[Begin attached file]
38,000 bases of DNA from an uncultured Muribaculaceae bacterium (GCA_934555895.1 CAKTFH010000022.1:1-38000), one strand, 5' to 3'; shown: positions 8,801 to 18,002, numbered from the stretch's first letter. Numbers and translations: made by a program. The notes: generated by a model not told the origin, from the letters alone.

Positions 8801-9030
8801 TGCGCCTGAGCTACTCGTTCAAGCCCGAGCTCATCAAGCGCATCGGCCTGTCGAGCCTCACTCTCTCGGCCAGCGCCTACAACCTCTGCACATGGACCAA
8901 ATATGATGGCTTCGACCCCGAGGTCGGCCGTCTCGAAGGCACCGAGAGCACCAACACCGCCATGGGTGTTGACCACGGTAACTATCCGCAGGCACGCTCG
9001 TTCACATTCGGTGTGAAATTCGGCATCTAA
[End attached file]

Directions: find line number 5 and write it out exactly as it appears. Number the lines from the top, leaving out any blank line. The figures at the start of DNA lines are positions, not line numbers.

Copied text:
9001 TTCACATTCGGTGTGAAATTCGGCATCTAA